Using Volatility and EVTXtract
Usually i use a different approach based on Windows version:
Windows XP and 2003 machines
Simply use the evtlogs plugin of Volatility:
evtlogscommand extracts and parses binary event logs from memory. Binary event logs are found on Windows XP and 2003 machines, therefore this plugin only works on these architectures.
These files are extracted from VAD of the services.exe process, parsed and dumped to a specified location.
$ python vol.py -f WinXPSP1x64.vmem --profile=WinXPSP2x64 evtlogs -D output Volatility Foundation Volatility Framework 2.4 Parsed data sent to appevent.txt Parsed data sent to secevent.txt Parsed data sent to sysevent.txt
There is also an option (
--save-evt) to dump raw event logs for parsing with external tools:
$ python vol.py -f WinXPSP1x64.vmem --profile=WinXPSP2x64 evtlogs --save-evt -D output Volatility Foundation Volatility Framework 2.4 Saved raw .evt file to appevent.evt Parsed data sent to appevent.txt Saved raw .evt file to secevent.evt Parsed data sent to secevent.txt Saved raw .evt file to sysevent.evt Parsed data sent to sysevent.txt
Other Windows systems
EVTX records are XML fragments encoded using a Microsoft-specific binary XML representation. Despite the convenient format, it is not easy to recover EVTX event log records from a corrupted file or unallocated space. This is because the complete representation of a record often depends on other records found nearby. The event log service recognizes similarities among records and refactors commonalities into “templates”. A template is a fixed structure with placeholders that reserve space for variable content. The on-disk event log record structure is a reference to a template, and a list of substitutions (the variable content the replaces a placeholder in a template). To decode a record into XML, the event log service resolves the template and replaces its placeholders with the entries of the substitution array. Therefore, template corruption renders many records unrecoverable within the local 64KB “chunk”. However, the substitution array for the remaining records may still be intact. If so, it may be possible to produce XML fragments that match the original records if the damaged template can be reconstructed. For many common events, such as process creation or account logon, empirical testing demonstrates the relevant templates remain mostly constant. In these cases, recovering event log records boils down to identifying appropriate templates found in other EVTX chunks.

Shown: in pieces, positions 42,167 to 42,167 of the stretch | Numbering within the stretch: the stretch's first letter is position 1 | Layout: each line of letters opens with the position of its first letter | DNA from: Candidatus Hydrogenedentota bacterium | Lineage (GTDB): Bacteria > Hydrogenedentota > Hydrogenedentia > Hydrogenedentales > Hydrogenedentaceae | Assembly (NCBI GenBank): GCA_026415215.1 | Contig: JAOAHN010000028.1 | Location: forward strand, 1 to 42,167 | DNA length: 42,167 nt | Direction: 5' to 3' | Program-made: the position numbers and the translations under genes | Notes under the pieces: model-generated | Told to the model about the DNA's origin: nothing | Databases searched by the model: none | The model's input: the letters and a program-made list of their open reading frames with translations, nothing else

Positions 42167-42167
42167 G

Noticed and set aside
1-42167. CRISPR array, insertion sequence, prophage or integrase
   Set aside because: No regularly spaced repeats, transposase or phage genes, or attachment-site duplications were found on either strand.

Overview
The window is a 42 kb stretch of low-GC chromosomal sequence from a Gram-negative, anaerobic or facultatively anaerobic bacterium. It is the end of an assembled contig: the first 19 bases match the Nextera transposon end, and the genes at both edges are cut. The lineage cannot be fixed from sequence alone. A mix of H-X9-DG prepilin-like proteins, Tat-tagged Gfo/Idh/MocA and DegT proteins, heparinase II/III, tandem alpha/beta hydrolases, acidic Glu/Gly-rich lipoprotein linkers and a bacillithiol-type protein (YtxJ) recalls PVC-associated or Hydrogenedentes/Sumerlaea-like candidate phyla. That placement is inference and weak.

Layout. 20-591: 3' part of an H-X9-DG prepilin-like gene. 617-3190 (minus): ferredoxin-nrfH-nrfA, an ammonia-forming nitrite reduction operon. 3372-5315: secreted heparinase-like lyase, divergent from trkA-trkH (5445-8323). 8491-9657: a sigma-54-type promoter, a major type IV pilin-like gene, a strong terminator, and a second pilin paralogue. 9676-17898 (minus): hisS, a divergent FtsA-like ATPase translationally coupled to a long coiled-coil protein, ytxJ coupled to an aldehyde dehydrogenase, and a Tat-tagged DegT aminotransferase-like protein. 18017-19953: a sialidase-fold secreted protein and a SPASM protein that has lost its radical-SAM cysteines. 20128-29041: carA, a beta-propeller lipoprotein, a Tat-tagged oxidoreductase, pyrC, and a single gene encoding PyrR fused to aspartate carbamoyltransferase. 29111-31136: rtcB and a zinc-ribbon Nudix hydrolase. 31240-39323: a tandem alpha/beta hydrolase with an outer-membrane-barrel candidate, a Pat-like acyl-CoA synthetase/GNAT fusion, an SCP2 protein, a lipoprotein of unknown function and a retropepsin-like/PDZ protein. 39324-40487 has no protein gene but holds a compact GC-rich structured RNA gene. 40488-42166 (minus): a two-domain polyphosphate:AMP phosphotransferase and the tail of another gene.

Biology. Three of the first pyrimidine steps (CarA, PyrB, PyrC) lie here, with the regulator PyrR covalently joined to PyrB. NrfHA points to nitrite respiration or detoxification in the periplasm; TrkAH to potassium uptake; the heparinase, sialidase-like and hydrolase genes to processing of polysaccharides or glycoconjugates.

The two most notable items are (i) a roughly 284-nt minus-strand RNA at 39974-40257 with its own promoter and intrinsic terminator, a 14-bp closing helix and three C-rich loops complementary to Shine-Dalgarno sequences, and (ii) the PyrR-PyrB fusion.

Install EVTXtract using pip:
pip install evtxtract
./evtxtract /path/to/evidence > /path/to/output.xml
More information and downloads
The Art of Memory Forensics: Detecting Malware and Threats in Windows, Linux, and Mac Memory
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